Like mother, like daughter.

Joelle and Megan Kessler will don caps and gowns and march to receive their diplomas at The College of New Jersey on May 19.

Daughter Megan will receive her bachelor’s degree in English with dual Spanish and Criminology minors, while Joelle will receive a master’s in Literacy with a Reading Specialist certification.

Megan, a 2020 Somerville High School graduate, is completing college a year early. Joelle, who earned her bachelor’s degree in Criminology from TCNJ, then Trenton State College, in 1993, is a third-grade teacher in Somerville. She previously taught in North Brunswick before staying home when her second daughter and son were born and returned to the classroom about 11 years ago.

Graduating together is not something mother and daughter planned, though they did joke about the possibility.

“So much would have had to fall into place,” Megan said. “It did, but it was kind of an accident. And it was almost like a running joke for three years. … All of my hard work and all of her hard work coming to fruition and being celebrated together on the same day − I think it’s going to be really special.”

Graduation day, Friday, will be a tightly organized affair, with Megan’s ceremony in the morning and Joelle’s at night.

“I will be bawling,” Joelle said.

Their paths to graduation had many unexpected twists and turns. The pandemic interfered with Megan’s plan to live and be on campus as a freshman. And Joelle was not a big fan of the role technology played when school went fully remote.

Thank goodness for Megan, Joelle said. She relied on her daughter’s tech expertise to get her through Zoom classes. They leaned on each other for support and persevered together.

“The past three years have been a progression from not being allowed on campus at all to now, with no masks and no virtual learning,” Megan said. “It was interesting for every single year, being present for every single part of that transition from the beginning to the end.”

While it was nice for Megan to have Mom along for the “crazy” ride, Joelle thinks it was she who reaped more benefits.

“I found it to be a sense of relief,” Joelle said. “It really was nice to have the younger tech-savvy generation there.”

Megan likewise said she felt some relief experiencing college alongside her mom.

“I was experiencing what my mom’s experiencing, and what both my siblings are experiencing. We were all kind of in this together,” she said, “But then having two of us specifically at the same school was a good way to be there for each other, especially at that first year of COVID where every couple of weeks there was a new email about what next semester is going to look like.”

“Megan had not met anybody at the college. She didn’t know anybody,” Joelle said. “So she was navigating this platform without knowing anyone there as a freshman, and I’m trying to navigate it not really knowing people, because we had kind of been pulled out pretty quickly. So, it was kind of nice that we both really only had each other to figure it all out.”

Megan finally got the on-campus experience the following year, much to Joelle’s relief.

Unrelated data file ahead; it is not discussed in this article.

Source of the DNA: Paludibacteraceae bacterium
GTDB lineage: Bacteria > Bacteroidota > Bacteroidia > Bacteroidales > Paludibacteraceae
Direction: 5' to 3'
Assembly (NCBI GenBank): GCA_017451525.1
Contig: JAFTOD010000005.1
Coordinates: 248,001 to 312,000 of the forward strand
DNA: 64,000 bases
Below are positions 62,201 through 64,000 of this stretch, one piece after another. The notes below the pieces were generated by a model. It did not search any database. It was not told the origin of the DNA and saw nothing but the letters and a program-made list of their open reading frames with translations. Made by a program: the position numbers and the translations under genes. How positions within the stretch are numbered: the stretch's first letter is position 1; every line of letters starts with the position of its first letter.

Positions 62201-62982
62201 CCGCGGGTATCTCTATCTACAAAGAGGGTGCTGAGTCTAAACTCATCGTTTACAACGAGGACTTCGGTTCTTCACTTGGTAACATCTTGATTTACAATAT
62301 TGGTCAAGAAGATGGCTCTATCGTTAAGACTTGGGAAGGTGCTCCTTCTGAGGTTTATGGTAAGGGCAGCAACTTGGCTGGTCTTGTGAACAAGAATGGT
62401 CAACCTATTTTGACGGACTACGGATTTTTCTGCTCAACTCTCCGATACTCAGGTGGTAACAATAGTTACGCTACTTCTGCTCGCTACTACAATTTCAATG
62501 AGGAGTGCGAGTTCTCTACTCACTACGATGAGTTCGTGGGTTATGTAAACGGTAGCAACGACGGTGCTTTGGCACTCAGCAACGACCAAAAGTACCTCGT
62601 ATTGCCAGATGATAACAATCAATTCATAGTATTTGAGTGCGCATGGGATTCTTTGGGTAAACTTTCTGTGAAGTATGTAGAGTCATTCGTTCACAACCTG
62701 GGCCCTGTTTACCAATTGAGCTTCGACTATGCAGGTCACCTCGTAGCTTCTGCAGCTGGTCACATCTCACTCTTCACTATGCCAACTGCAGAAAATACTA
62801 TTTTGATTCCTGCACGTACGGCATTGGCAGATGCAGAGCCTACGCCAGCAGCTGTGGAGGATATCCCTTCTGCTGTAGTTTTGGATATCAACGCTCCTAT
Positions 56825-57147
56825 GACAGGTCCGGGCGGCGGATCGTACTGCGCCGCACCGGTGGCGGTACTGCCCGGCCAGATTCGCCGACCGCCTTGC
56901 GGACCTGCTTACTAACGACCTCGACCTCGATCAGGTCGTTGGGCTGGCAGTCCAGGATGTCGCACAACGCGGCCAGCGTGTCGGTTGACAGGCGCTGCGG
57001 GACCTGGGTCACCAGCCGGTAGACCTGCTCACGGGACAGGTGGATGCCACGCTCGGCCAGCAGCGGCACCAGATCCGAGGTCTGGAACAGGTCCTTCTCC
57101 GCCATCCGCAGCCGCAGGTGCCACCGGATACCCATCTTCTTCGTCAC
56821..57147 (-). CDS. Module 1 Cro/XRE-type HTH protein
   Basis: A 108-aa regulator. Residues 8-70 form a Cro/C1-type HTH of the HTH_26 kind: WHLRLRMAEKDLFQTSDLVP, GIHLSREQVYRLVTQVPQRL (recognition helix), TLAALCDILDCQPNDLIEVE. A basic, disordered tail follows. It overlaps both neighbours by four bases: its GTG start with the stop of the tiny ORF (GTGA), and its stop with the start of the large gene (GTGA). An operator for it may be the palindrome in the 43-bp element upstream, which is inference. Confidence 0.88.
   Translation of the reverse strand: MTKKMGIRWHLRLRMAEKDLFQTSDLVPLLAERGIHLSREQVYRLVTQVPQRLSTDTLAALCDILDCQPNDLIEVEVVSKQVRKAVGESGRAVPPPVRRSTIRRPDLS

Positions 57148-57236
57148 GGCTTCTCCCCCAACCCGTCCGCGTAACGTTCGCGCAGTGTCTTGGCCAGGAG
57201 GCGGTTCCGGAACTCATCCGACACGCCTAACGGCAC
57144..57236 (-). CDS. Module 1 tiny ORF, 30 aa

“I knew that she was in a great place,” Mom said. “I knew that she was going to have a great experience. As much as I’m a mom and I love having her home, I knew the importance of the value of living on campus and sharing that experience and wanting her to have a ‘real college experience.’ I wanted that for her. So I was excited.”

And once a week, mother and daughter met for dinner. And Mom got to pay.

“Coming to my classes on Wednesday was always nice because at 6 o’clock on the dot every week I got a text message, ‘Do you think you’re getting out early and can take me to dinner?’” Joelle said. “We had a couple of favorite local places that we would sneak out after class and go have dinner together.”

As Megan put it, she got the “best of both worlds.” And it’s a tradition she is more than willing to continue.

“Yeah, if she wants to keep paying for dinner, we can go every day,” the daughter said.

Joelle recalled how she unexpectedly ended up at Trenton State in the ‘90s.

“I was, of course, going to go to some big-name school, tons of money and my father said, ‘You’re going to look to Trenton State before you go anywhere. Because I think it would be perfect,’” she said. “And when I looked at it, I was like, ‘You know what? We don’t need to go anywhere else. It is perfect. I love it here.'”

Megan also was adamant that TCNJ would not be her school of choice, despite Mom’s persuasive “suggestion.”

“We got there, and we walked around, and we laughed, and I was like, ‘Ah, I think that this is definitely where I’m going to go now,'” she said.

“Thirty years later, my daughter did the same,” Joelle said, laughing.

After they get their diplomas, Joelle will head back to her third graders and Megan, after a gap year, will attend law school. She currently works for the Norris McLaughlin law firm in Bridgewater.

“It’s not about me, it’s about her,” Mom said. “What she has accomplished in some of the most difficult and trying times. And she’s done it very well. She put a lot on her plate and kind of just rolled with it. I am honored to be graduating with Megs”

Source: My Central Jersey